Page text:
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Review & Ramblings: The French Photographer by Natasha Lester

I was lucky enough to be contacted by Hachette, to read, review and be a part of the blog tour, for this books’ release! I am so grateful for the opportunity to work with Hachette and to read fantastic Australian authors!

This review and ramblings post is a little different to my usual posts, there will be absolutely NO spoilers! Shocking, I know!

Let’s get started!

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The French Photographer by Natasha Lester

Publishing on  March 26th 2019 by Hachette Australia

4/5 Stars!

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Immediately, I love the writing style, the almost lyrical way Lester describes the environment which her characters are in. It flows and really allows the reader to picture it in their mind.

Lester has creatively and beautifully captured what I must have been like to be a war correspondent, a war time photographer, not to mention, being a female one. Depicted perfectly is the way that women in this time were treated, not with admiration, but contempt, sexualisation, and the overwhelming belief that they weren’t capable of doing the job. Out Protagonist Jess, soon showed, not only us as readers, but also the men in this tale, what it means to be passionate about what you are doing, to be compassionate towards other humans on the other side of the world, no matter the horrors that you may see and experience.

This book is set in two eras, in 2005 and 1942, it is amazing to see the connections made between the times, between the women and between the photographs that become so important in the ‘modern’ era. It felt so real, the way that photographs can connect so many people, in the way that the horrors captured were actual people, fighting for their lives.

The more I read, the more I wanted to see these areas that Jess travelled to, to visualise the places she was visiting. Google was my friend! I am a huge history buff anyway, so many of these places are familiar to me, but being able to look at a visual while reading this book, added to the overall emotion of the book.

D’Arcy Hallworth, our 2005 protagonist, is a curator, someone who looks in at history on a daily basis, someone who knows the significance of a well taken photograph taken at a horrific moment in history. D’Arcy is strong, intellegent and unafraid to express her knowledge, whit and prowesse. She is inspirational and knows exactly what she is talking about when it comes to photography.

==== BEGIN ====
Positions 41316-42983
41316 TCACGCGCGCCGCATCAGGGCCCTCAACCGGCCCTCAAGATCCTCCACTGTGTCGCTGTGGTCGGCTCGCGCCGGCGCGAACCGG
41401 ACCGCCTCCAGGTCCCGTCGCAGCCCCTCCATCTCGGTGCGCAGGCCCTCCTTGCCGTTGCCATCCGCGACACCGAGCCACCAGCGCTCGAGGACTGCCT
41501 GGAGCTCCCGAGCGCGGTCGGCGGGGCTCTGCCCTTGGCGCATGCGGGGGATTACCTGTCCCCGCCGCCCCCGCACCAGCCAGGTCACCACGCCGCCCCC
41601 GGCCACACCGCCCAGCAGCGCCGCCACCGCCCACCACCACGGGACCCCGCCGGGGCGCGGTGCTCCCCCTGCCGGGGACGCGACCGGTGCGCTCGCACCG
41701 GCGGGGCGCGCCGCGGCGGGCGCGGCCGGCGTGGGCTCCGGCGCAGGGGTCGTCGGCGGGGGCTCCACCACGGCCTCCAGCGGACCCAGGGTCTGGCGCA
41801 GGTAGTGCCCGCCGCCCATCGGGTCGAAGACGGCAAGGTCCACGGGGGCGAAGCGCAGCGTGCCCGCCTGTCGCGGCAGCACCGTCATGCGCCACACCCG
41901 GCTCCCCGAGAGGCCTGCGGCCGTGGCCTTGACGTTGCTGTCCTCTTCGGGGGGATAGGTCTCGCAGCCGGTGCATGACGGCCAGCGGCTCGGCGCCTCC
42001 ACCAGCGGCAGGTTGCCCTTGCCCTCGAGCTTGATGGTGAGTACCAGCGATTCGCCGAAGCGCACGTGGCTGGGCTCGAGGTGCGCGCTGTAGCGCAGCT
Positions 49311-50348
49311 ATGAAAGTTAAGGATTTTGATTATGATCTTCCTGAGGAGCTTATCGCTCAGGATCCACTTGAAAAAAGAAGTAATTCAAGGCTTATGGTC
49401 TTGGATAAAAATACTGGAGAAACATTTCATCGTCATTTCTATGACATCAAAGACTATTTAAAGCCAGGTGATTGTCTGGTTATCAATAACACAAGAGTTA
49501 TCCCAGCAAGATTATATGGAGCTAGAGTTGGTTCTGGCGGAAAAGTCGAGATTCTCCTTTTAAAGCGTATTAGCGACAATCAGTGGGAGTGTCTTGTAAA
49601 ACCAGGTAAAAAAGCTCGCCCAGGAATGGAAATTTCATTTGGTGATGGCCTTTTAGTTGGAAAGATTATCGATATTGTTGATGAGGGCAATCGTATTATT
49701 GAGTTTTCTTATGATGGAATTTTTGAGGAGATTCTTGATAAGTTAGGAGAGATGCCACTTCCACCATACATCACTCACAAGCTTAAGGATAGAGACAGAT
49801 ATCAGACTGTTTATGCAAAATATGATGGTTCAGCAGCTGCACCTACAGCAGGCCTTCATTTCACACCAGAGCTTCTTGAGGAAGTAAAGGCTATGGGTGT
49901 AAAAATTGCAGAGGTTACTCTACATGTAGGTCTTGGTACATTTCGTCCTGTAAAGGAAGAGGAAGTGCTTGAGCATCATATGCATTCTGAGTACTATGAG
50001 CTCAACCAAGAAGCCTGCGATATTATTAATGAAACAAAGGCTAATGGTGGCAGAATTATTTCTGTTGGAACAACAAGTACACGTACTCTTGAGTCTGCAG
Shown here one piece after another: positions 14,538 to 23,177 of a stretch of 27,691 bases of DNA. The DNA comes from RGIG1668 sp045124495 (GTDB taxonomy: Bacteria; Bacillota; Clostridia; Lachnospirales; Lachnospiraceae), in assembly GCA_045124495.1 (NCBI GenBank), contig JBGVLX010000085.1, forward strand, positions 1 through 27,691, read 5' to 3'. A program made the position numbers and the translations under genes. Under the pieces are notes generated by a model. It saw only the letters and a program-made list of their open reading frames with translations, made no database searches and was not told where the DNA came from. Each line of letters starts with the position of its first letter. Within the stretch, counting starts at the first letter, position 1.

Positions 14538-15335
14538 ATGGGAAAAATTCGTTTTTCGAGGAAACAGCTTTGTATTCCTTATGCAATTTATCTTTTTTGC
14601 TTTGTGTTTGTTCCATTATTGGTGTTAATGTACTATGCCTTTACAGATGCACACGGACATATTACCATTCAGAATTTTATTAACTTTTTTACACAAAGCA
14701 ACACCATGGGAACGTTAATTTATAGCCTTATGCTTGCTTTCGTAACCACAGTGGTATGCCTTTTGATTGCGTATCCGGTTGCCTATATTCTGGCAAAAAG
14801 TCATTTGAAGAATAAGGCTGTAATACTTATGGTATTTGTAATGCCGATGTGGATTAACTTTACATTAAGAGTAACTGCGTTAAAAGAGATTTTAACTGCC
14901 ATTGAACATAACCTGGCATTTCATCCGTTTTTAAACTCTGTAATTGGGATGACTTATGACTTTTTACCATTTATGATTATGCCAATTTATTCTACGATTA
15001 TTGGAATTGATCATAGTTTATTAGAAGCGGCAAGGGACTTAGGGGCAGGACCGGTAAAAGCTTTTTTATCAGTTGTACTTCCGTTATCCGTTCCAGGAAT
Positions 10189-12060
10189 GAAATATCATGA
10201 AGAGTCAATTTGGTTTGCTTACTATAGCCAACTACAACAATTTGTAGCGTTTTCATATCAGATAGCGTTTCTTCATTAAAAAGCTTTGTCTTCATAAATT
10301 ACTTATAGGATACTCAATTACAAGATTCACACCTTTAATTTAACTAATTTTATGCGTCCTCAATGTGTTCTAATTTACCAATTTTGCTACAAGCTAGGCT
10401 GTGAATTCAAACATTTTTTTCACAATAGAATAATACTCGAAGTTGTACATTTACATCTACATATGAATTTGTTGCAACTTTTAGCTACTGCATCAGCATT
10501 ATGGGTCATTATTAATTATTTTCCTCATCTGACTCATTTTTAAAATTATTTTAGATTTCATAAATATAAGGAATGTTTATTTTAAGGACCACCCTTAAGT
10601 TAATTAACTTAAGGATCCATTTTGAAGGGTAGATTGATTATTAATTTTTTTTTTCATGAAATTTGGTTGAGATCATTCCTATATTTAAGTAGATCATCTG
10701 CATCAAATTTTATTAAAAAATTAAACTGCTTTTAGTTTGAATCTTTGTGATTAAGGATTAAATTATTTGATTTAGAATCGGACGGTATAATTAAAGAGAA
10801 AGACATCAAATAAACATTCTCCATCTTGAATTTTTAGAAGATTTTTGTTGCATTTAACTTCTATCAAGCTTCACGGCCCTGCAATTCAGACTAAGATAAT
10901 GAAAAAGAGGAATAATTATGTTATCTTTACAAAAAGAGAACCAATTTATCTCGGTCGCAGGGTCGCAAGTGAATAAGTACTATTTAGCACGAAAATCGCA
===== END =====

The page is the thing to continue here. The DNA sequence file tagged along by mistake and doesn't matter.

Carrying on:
This book knows no bounds when it comes to strong, brave and independent women. It shows that if you are truly passionate about something, you do you. You hang on to that passion, that fire, because one day it may mean more to someone else than it did to you. It may give someone else hope, or shine a light on something terrible. The women in this book are incredible. In the face of adversity, they carry on, heads held high, doing what they love. Making a difference.

Lee Miller, the inspiration behind the characters in this book is such an interesting person from History. When I started this book, I had no idea that the characters were influenced by a real person. The author notes in the back of this book were what alerted me to Lee’s prowess. If you are into history and especially the female element during war time, I highly recommend you jump onto your search engine and have a look at Lee Miller.

This book is something that I wouldn’t usually pick up, but when I was contacted, I jumped at the chance to read something that is outside of my comfort zone. I found it to be both uplifting and incredibly confronting, but it really struck a chord with me, with the realness presented when we saw Jess come home from the war front. How it took her time to readjust to life in a safe zone. We hear it about soldiers, about men who battled and came home and couldn’t find their feet in a world where they didn’t need to be on alert all the time. But to see it from a woman who was over there, showing the world what was actually happening, is heart breaking. The way she is constantly expecting to see people covered in blood or riddled with abrasions, and when she doesn’t she thinks she is dreaming, or in some kind of trance. I can’t imagine what that would be like.

Incredibly moving, emotionally loaded and a novel that will leave you thinking, long after you have turned the final page. This is definitely something that you should read!